Project Descriptions

These projects involve building boreholes. Borehole locations were chosen by village project committees, acting on behalf of entire villages. All sites are in publicly accessible places. Construction of all boreholes will be done by EZ Borehole Drillers, a company located in Blantyre, with substantial experience in the area, including the Mlenga borehole funded by Water Charity in February 2015. The installations will take three days to complete. It is expected that water will be reached at about 45 meters, but the wells will be drilled to depths of about 60 meters. Before drilling, a hydro-geographical assessment using electrical measurements will be conducted to find the depth of the underlying aquifer. The boreholes will be guaranteed for one year by EZ Borehole Drillers. The Mlenga borehole is functioning well, with no reported breakdowns or complaints. Above ground, the boreholes will include a standard metal pump mechanism, a cement foundation to protect the pump mechanism, a cement spillway to direct water into a nearby vegetable garden, and a clothes washing station. Water Charity funds will be used to pay for the skilled labor as well as for the materials that cannot be found locally, such as piping, fixtures and fittings, and concrete. Communities will contribute volunteer labor, materials, including bricks and sand, and about $400 in cash.

Project Impacts

Siyabu Village, Zomba District, Malawi. 104 households; 512 people.

Nachuma Village, Zomba District, Malawi. 302 households (258 of whom don't use old borehole due to distance); 1487 people (1270 of whom don't use old borehole due to distance).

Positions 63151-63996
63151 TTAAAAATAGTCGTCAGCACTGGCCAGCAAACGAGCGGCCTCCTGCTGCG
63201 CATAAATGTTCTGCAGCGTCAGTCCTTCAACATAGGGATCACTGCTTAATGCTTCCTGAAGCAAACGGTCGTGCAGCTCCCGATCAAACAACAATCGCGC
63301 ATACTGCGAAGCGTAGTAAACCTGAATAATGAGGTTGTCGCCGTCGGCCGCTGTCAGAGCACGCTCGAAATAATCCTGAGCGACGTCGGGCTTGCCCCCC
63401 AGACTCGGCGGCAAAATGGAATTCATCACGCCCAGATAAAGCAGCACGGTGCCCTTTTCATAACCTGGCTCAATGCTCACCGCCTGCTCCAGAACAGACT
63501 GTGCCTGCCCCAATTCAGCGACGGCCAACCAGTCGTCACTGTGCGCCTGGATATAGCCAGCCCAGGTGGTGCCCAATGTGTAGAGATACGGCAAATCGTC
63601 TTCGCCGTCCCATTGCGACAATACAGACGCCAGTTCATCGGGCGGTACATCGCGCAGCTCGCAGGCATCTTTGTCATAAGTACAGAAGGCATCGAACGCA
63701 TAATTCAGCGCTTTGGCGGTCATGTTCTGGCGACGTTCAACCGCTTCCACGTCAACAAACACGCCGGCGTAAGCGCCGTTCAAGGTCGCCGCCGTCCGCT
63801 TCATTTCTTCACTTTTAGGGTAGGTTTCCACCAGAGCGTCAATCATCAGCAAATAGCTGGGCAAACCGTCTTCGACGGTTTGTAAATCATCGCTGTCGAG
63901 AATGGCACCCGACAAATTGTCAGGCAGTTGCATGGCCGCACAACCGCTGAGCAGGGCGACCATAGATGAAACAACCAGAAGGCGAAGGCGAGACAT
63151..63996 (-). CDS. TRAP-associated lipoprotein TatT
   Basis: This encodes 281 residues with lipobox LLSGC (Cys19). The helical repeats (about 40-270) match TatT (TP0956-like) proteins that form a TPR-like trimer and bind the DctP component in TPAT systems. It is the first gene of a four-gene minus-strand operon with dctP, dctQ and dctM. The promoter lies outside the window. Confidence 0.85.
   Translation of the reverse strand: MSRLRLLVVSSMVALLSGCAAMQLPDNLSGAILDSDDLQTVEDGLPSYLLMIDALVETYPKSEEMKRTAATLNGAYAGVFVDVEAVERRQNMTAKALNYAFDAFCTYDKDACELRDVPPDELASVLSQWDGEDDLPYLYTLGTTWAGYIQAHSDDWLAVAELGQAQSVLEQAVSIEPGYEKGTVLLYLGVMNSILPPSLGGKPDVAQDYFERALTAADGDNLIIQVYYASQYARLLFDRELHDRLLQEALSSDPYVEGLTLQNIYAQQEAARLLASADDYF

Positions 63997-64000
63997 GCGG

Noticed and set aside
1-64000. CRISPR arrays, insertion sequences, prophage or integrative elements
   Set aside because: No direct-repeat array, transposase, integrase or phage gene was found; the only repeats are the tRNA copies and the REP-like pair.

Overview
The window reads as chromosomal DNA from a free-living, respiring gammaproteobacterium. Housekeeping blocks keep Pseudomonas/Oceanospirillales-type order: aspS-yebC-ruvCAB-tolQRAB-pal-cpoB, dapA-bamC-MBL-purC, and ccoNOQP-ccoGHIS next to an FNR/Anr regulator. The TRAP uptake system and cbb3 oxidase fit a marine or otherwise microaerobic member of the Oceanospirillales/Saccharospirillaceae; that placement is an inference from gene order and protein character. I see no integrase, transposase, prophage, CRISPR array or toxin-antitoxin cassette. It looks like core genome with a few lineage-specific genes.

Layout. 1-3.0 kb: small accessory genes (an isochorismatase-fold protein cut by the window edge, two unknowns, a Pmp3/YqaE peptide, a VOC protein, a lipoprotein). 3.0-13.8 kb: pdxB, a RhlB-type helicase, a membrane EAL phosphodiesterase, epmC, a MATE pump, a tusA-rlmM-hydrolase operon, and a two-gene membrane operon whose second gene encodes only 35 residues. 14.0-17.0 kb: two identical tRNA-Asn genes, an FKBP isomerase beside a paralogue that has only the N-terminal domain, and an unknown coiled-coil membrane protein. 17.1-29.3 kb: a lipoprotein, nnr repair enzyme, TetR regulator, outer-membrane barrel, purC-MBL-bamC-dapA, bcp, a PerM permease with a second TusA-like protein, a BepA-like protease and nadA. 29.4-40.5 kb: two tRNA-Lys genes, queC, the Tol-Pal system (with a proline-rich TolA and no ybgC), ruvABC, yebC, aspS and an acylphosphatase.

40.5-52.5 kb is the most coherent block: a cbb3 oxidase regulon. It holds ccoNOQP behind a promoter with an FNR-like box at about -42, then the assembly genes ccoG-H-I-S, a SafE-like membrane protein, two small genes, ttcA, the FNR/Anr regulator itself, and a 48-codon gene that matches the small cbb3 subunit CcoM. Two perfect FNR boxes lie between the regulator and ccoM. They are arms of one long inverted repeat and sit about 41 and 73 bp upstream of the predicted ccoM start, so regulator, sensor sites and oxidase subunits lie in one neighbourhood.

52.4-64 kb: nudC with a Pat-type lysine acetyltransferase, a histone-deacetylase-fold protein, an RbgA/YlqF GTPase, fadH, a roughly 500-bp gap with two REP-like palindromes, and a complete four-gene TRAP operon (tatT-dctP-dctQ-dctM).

Likoswe Village, Chiradzulu District, Malawi. 187 households; 738 people.

Kazembe Village, Mulanje District, Malawi. 179 households; 704 people.

Bakili Village, Mulanje District, Malawi. 97 households; 474 people. 

Mwanga Village, Phalombe District, Malawi. 112 households; 671 people.

Totals: 937 households; 4,369 people.
 

Project Administration

These projects will be administered by Michael Buckler, a Returned Peace Corps Volunteer who served in Malawi from 2006 to 2008. He is the founder and CEO of Village X, a social enterprise located in Washington, D.C. dedicated to improving community development work in sub-Saharan Africa.  He is a member of the National Peace Corps Association, Friends of Malawi, and Returned Peace Corps Volunteers of Washington, D.C.

Monitoring and Maintenance

EZ Borehole Drillers will conduct 2 days of community-based management training per borehole. Trainees will include village chiefs and members of two borehole management committees, a technical committee (responsible for upkeep and maintenance) and a sanitation committee (charged with keeping the borehole tidy and planting a vegetable garden that utilizes excess water from the well). The technical committees will collect a maintenance fee of 100 MK (about 20 cents) per month per household to ensure that there are sufficient funds to adequately maintain the facility and repair it when needed. These are important infrastructure projects that will improve the health and wellbeing of the communities. They are well planned, with strong management and fiscal safeguards in place. They incorporate elements of oversight and buy-in by the residents to make them sustainable into the future.

Fundraising Target